The slides of the lathe was stripped for some generally cleaning.  This time, I managed to remove the carriage which I couldn't previously.  This goes to show the more I use the machine, the better I understand it.  But my confident stopped right here.  I'm deciding if I should disassemble the 1/2 nut for thorough cleaning and maybe attempt some adjustments to make it operates smoothly.

These are the pics taken of the apron and carriage:

The lead screw has to come out first before I can remove the apron then the carriage.  How silly I was before... The air compressor was used to blast away all the chips and the old grease was wiped off.
The half nut looks easy to disassemble but I'm concern about not being able to put it back properly with the clutch at the right position.
The bottom of the carriage.  The 2 cap screws and set screws were the trouble when I first tried adjusting the carriage from underneath. It is clear from this pic that the carriage lock operates only on one corner of the gib plate. I wonder if it can be easily relocated to the middle.
I took this pic to prepare for the making of the carriage stop. With pics in my iPhone, I can visualize how certain things can be implemented while I'm outside.

So, anyone can enlightened me on the half nut adjustment?

Hemingway Set-Over Centre: Completed!

Or so I'm declaring it to be...

Found some 2BA cap screws yesterday.  Poey Huat Hardware has them in steel all along though I was told by one of their staff last week that they only have them in brass.  It took the elderly man quite a good 15 minutes to locate the box.  Its content covered with rust.  He commented that there hasn't been any enquiry on the BA screws for quite a long time.  Not very popular in this part of the world.  Unfortunately, the plans in those books I bought use them.  I'll use the closest metric cap screws when I get started making the tools shown on those plans.

The cap screws are a little longer than required.  That's the only box found so I won't push it.  Don't think he is keen to sell me 6 screws having to turn the place upside down - I won't...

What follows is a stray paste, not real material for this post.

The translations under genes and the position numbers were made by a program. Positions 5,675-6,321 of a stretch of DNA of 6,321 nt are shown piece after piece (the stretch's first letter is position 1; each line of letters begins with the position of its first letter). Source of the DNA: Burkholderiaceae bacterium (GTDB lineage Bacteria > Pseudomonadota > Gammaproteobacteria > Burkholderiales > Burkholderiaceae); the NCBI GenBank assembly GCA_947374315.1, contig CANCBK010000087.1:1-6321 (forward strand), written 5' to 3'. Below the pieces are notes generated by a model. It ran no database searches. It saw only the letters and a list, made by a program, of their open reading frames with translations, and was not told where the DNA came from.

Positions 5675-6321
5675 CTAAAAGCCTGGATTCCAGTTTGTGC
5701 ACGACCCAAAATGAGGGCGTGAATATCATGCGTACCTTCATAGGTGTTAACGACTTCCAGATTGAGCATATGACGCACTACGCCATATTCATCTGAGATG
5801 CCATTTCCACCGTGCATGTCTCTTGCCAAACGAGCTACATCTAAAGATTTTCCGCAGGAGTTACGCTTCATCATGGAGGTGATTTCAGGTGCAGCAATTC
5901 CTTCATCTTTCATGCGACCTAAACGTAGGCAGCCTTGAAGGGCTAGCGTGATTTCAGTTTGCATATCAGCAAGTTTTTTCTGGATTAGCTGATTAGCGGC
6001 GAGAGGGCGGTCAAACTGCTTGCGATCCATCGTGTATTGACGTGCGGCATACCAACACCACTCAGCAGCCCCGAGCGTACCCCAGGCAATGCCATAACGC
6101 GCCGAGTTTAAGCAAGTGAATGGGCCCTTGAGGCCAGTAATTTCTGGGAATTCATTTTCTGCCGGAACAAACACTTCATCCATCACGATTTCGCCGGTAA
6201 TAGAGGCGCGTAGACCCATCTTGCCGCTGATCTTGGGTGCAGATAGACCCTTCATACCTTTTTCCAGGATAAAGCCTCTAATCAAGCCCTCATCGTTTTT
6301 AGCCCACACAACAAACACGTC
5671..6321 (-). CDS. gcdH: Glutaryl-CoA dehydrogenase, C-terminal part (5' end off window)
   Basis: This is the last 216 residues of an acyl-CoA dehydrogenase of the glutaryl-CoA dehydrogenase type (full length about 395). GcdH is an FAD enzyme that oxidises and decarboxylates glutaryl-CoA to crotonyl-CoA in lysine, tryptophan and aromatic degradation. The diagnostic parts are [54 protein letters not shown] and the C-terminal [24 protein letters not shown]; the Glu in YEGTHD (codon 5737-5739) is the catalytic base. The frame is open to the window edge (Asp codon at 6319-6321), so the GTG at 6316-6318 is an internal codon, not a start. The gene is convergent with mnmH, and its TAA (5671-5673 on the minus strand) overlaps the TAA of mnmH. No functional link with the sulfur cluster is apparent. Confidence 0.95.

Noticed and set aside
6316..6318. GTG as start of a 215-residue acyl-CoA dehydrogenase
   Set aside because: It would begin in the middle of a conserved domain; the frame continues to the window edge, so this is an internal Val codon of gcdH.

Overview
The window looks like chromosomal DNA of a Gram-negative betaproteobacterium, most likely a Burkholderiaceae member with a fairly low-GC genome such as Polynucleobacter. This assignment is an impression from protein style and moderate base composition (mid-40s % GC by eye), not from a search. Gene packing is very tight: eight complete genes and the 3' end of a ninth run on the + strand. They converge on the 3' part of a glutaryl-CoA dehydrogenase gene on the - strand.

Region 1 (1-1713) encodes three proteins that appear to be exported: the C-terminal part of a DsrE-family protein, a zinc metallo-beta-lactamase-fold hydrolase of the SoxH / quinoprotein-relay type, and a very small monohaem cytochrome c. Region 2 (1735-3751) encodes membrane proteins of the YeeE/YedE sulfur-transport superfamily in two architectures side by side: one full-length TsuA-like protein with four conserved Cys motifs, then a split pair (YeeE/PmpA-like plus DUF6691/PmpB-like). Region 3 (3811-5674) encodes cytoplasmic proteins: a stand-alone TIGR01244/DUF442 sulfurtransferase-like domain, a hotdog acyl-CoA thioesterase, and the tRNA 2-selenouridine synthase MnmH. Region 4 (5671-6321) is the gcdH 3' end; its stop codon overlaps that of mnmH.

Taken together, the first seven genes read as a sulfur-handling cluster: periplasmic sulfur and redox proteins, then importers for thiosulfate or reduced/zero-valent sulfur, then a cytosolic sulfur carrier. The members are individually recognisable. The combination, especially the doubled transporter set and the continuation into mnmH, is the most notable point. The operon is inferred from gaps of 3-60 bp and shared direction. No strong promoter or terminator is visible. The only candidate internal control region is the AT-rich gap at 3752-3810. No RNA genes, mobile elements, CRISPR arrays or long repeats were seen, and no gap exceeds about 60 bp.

Here is the pic:

The lathes lead screw can be seen in the background.  That's the story for the next post :-)

Wednesday, April 11, 2012

Hemingway Set-Over Centre: Checking Centre Height

This is a short post for GeneK :-)

From the top.  Of course, adjusted true using the Slide.
From the side. Not really a perpendicular shot.  I think I got it very close to the right height.

I didn't really make sure that the top edge of the Set Over Centre is parallel to the bed.  It was set by eye-balling.  Should be alright.

Sunday, April 8, 2012

Hemingway Set-Over Centre: The Arbor - Completed

I don't really have a good feeling of what I'm doing on the arbor.  There was slight wobbling when the lathe was powered on.  I pressed on with the job despite that.  The morning session ended when I was at the threading part as I encountered difficulty to start the die cutting.  I bought the Proxxon Tailstock Die Holder from Mike and my dearest collected it for me in the afternoon while I was at work at a project called The MeyeRise.

The completed parts so far on the 2MT arbor installed in the tailstock:

The 2 cap screws have yet to be trimmed flushed.
The rest of the pics described what I did in 3 sessions.

Before I started work on the Arbor, I removed the locking screw I made for the tailstock as I couldn't get it tight enough at times and couldn't release it after tightening.  Heat was applied to removed the little handle.
With about 3mm diameter left to turn down, I decided to try turning between centre to see if I can enhance the concentricity of the business end. The sleeve was taken out of the spindle bore and I realized that the arbor was stuck in it. Will think of how to get it out after I completed this part of the job.
The Proxxon Centre Turning Accessory put in use. The round aluminium disk acts like a dog driving the job.
Too much pressure on the tailstock causing excessive heat. The grease was boiling, darkening the end of the section I was working on.
One thing I like about working between centers - I can remove the work and put it back without losing my reference. The workpiece was taken out to clean off the burnt grease and reapply fresh dose. This time, I went easy on the tailstock when applying pressure.
After turning down to the required diameter, I tried parting off the excess with the sleeve back in the spindle bore.  It didn't work. I can feel the job flexing away from the parting blade.